How to Wear a Seatbelt Properly

Seatbelt graphicDuring 2010, vehicle occupants in British Columbia were surveyed by Transport Canada to have a 97%+ seatbelt wearing rate. This was determined by a 2 hour observation period during daylight hours between September 15 and 21 at 286 sites across the country.

Seatbelts are your first line of defense in a collision.

Here is how to wear a seatbelt properly:

Properly Worn Seatbelt

This person is wearing the seatbelt correctly.

  • lap belt low and snug across the hips
  • shoulder belt over the shoulder and across the chest

The strong bones of the hips and shoulder are best able to resist the restraining forces during a collision.

Seatbelt Worn Too Loosely

This person is not wearing the seatbelt correctly!

  • in a crash you would move forward too much
  • possible facial injury from striking steering wheel or dashboard
  • decreased airbag effectiveness

The shoulder belt should fit against your body!

Seatbelt Worn Under Arm

This person is not wearing the seatbelt correctly!

  • severe injury to the liver and spleen may result
  • increased chance of head and neck injury
  • too much collision force is applied to the ribs

Never wear the shoulder belt under your arm!

Seatbelt Worn Twisted

This person is not wearing the seatbelt correctly!

  • the full width of the belt is required to spread the collision forces across the body

Never wear a twisted belt!

Seatbelt Worn While Reclined

Reclining while the vehicle is moving is dangerous!

  • possible neck injury from the shoulder belt
  • possible internal injury from the lap belt
  • possible to slide out from under the seatbelt

Never recline your seat when moving!

Seatbelt Worn While Pregnant

The best way to protect the baby is to protect the mother!

Always wear your seatbelt properly when you are pregnant!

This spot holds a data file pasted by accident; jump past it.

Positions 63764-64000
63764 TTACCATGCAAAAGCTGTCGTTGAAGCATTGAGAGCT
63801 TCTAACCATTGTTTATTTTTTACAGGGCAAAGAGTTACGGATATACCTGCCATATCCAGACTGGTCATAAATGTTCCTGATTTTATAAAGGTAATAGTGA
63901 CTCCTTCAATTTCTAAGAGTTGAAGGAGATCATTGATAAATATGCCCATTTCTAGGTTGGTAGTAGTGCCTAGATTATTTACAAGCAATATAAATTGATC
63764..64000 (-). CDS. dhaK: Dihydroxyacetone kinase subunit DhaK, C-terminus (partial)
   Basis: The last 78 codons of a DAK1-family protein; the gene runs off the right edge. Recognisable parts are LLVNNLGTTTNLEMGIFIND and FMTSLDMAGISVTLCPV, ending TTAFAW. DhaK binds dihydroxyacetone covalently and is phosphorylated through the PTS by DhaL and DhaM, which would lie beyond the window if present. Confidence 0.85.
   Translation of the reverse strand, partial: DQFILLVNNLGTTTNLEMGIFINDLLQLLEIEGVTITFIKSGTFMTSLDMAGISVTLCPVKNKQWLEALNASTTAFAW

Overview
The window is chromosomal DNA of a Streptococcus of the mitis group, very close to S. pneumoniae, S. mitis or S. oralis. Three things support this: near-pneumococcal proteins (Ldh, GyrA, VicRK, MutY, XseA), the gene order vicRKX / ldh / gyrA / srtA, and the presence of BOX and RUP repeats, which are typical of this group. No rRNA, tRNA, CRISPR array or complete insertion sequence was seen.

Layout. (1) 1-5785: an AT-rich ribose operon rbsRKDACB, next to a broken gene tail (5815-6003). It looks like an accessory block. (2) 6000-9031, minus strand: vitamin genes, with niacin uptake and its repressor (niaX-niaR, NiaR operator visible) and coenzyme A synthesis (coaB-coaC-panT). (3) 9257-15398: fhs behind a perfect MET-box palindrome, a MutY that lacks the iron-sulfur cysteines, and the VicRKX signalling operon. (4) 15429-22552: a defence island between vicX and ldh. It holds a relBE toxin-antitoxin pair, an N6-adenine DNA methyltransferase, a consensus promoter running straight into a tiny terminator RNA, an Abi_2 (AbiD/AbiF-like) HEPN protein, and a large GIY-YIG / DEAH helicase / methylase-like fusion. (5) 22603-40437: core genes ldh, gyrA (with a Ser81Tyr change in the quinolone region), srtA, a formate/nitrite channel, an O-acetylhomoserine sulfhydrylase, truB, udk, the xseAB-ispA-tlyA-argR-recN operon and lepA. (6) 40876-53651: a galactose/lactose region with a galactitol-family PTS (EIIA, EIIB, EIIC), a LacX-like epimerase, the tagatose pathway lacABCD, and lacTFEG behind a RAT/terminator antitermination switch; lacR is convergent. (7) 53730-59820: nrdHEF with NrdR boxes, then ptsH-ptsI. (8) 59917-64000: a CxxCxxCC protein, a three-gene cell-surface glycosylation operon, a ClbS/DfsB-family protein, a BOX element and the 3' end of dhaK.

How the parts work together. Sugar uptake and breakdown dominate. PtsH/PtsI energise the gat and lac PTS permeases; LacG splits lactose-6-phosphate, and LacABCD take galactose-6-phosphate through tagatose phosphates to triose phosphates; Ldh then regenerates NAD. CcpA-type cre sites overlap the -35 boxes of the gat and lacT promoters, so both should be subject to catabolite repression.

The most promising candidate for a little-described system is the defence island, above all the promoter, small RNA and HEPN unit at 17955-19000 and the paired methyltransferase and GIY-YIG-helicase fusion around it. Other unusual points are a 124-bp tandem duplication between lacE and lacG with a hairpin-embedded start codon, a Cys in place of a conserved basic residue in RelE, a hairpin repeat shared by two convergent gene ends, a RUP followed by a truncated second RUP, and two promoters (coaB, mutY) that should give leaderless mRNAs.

A traffic ticket for not properly wearing a seatbelt in British Columbia is $167.00

 

Medical Exemption

Section 220(5)(b) of the Motor Vehicle Act that allowed for an exemption from wearing a seatbelt on medical grounds was repealed in 2010.

Child Restraints

Division 36.09 of the Motor Vehicle Act Regulations provides the possibility of a medical exemption from being required to use a child restraint for a driver who:

(d) who is in possession of and produces on request to a peace officer a valid and subsisting certificate issued by a medical practitioner certifying that the child is unable for medical or physical reasons to wear or be fitted into an infant or child restraint system, booster seat or seat belt assembly, including a child who does not fit within the specifications of any manufactured infant or child restraint system or booster seat that is available for purchase,

Guidelines

All exemptions will be considered in reference to Section 17 of the Guide to Physicians in Determining Fitness to Drive a Motor Vehicle. This is a publication of the Office of the Superintendent of Motor Vehicles.

British Columbia seatbelt law:

The seatbelt graphics on this page are © General Motors of Canada and have been used with permission.

Comments

I read this somewhere.

There is no recorded instance of a vehicle occupant who was wearing a seatbelt being killed in an automobile crash where the vehicle was travelling at or under 80 km/hr.  

So, you know, they do work. 

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